Michael Hicks Submitted photo The recession that began formally in February continues to weaken the economy. While the early burst of layoffs has passed, a more permanent loss of jobs and businesses is settling into a record pace. The call-back of those temporary layoffs is welcomed, but it masks the fact that continuing job losses remain at a pace not seen since the Great Depression.
Despite the cheerful claims of the Trump administration and its supporters, just last week we lost jobs at twice the rate of the worst period of the Great Recession. The pandemic continues to exert a historic effect on our economy, and we must confront it with honesty, facts and determination.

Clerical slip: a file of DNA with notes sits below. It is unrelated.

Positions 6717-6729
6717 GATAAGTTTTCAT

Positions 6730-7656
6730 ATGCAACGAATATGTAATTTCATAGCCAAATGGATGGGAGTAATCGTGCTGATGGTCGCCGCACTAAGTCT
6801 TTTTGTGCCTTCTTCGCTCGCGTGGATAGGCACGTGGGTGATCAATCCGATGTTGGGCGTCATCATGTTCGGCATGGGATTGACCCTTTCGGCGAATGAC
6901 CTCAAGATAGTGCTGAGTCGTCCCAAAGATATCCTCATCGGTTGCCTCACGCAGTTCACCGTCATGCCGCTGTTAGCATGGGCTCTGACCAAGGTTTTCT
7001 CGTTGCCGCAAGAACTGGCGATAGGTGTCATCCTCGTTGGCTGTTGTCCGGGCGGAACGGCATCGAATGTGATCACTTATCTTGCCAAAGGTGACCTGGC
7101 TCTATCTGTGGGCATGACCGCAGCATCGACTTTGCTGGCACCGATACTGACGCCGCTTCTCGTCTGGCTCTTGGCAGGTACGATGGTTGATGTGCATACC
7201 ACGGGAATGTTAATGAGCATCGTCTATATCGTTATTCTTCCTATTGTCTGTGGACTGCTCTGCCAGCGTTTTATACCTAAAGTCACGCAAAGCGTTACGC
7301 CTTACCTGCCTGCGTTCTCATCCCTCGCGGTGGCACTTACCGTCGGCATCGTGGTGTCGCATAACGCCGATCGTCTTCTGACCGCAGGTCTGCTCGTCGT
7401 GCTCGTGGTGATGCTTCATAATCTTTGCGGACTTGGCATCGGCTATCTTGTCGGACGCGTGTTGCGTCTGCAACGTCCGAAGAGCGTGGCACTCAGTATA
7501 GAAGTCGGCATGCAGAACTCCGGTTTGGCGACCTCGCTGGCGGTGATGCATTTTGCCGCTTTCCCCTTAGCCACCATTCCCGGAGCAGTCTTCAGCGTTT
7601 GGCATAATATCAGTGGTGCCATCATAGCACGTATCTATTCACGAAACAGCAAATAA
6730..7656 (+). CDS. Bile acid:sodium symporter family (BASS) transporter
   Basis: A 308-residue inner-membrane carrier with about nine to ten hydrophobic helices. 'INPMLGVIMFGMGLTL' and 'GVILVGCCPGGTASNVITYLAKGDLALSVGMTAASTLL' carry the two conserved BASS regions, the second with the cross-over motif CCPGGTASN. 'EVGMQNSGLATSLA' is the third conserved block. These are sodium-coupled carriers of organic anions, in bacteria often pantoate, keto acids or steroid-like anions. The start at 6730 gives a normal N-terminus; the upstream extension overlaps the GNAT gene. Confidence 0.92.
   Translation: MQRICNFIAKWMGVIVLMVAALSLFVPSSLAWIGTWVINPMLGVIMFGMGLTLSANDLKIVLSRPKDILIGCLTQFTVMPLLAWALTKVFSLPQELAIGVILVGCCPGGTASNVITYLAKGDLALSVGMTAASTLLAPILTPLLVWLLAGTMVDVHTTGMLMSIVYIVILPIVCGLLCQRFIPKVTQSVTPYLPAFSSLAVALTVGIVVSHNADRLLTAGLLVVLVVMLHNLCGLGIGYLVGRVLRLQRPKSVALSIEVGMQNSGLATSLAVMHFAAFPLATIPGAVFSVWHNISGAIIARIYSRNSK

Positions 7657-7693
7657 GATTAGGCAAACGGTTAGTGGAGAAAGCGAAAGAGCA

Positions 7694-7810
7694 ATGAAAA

The uneven experiences of many families during this downturn may prove a more lasting effect of this downturn. Over the past six months, cumulative job losses tell a stark story of this recession. Cumulative employment for college graduates is down 1.7%. This is horrendous and is more than twice the cumulative loss of jobs for college-educated workers we experienced during the 2007-09 downturn. Despite this, they are the lucky ones.
Job losses for less well-educated workers are far worse. Among those adults who have been to college […]
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